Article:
We have some friends who are interested in traveling with us, but they aren’t travel hackers yet. We invited them along, and they graciously agreed to join us. We gave them a rough estimation of $1500 each way for the two of them. When we looked to book the same flights that we had booked, they were $2000 apiece one way! And we still had to book flights from Athens to Larnaca, Cyprus (Mrs. RRR’s grandparents live in Limassol, an hour outside Larnaca). It was time to get creative. We looked for flights from Atlanta, Boston, NYC, Washington DC and even Toronto to Athens, and all of them were $900-$1000+ one way per person. I finally checked NYC to Larnaca, and tickets popped up for $275. I had to do a double take….$275!? We jumped on those, and decided they were such a good deal, it was worth cancelling our United flights there and keeping our points for traveling another time.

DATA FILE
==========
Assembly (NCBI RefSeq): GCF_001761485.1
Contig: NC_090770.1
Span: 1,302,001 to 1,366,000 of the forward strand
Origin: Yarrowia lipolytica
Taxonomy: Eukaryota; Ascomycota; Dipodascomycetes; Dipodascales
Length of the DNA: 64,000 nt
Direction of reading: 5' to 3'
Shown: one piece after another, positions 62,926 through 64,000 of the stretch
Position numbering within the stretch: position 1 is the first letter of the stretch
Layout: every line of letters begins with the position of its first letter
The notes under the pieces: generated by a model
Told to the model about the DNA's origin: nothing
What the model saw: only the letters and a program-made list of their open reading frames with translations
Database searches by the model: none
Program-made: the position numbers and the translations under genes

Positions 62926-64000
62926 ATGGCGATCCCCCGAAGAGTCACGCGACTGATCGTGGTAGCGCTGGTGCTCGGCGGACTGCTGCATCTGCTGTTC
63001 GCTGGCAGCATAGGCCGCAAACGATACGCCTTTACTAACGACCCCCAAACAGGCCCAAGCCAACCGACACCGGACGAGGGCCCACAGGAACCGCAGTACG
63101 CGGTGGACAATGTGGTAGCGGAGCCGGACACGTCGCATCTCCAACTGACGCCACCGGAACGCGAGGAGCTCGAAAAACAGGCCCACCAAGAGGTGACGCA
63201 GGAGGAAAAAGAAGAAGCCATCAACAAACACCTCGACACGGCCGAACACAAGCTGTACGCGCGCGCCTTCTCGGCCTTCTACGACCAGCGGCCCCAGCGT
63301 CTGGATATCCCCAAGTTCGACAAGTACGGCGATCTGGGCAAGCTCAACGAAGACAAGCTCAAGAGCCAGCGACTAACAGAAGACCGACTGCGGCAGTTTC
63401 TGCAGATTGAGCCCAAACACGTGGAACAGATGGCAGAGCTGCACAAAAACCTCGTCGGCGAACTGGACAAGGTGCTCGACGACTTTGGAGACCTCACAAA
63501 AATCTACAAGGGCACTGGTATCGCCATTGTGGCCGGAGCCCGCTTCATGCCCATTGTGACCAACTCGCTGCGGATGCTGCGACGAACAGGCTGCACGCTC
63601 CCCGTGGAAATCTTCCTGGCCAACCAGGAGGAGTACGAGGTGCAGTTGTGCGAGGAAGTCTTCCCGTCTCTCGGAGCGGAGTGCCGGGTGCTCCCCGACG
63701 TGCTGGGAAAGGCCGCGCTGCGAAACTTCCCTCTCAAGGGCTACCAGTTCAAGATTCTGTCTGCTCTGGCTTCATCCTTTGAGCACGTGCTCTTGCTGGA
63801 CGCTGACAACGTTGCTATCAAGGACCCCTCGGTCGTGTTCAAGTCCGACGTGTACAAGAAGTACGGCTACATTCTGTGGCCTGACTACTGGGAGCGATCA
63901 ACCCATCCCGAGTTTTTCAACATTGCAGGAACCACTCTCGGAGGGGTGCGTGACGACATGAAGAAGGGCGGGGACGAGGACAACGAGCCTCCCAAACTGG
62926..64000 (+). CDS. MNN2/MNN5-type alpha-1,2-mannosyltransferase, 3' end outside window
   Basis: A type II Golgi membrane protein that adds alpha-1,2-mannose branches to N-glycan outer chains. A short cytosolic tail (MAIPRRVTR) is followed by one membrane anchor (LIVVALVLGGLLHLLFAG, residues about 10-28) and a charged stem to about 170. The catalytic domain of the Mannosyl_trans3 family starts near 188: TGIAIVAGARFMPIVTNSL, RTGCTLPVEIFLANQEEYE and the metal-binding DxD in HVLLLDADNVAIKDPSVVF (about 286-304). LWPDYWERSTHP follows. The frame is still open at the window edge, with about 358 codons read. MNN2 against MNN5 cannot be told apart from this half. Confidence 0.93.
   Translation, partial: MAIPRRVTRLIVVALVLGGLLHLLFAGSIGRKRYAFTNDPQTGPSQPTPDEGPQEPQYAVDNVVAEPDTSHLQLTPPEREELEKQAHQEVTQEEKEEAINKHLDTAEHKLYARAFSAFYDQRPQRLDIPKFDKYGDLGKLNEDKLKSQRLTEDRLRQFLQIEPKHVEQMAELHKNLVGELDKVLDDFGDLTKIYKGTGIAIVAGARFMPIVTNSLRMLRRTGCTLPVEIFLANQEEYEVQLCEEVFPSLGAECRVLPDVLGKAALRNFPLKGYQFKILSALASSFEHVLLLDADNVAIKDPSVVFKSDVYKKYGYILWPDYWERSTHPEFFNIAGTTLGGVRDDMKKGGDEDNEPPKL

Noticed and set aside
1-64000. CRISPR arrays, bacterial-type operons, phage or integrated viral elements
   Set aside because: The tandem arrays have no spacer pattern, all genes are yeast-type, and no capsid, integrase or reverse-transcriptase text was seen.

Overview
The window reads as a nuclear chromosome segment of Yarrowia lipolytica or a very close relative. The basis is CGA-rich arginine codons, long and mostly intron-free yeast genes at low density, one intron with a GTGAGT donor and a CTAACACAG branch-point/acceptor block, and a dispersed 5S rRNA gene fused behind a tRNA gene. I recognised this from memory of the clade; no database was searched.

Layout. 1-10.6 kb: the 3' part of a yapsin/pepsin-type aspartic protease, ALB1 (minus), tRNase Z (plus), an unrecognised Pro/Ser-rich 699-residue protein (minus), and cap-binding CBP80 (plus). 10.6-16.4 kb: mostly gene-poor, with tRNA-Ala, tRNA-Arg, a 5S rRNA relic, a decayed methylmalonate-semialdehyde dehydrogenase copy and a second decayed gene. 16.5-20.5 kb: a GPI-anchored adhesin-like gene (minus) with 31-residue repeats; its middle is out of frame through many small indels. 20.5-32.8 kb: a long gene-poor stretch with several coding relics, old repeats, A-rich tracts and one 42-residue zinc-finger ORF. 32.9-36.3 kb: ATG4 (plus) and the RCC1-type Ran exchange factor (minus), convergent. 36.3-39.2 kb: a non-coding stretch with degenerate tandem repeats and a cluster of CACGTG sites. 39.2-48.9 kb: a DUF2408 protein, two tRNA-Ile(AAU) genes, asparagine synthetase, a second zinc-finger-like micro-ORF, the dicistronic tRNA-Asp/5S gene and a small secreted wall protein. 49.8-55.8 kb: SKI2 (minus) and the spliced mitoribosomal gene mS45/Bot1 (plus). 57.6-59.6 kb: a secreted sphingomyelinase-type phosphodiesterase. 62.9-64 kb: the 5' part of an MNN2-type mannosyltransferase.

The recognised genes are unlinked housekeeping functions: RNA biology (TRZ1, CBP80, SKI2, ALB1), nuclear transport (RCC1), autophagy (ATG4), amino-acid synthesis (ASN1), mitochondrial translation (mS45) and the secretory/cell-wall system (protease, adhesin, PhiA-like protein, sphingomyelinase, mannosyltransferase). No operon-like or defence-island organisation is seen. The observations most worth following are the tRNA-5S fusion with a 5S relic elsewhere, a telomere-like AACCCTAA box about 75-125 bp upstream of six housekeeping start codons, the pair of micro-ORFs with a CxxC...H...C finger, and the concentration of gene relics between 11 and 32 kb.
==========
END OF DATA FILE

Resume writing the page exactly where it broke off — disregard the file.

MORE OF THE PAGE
At the risk of confusing people, I’m going to throw out some maths. One way flight to Athens from Nashville per person: $2000. One way flight to Athens from Nashville with points per person: 30,000.

$2,000 ÷ 30,000 points = 6.6¢ per point.

6.6¢ x 120,000 points (total points we used for our trip) = $8,000!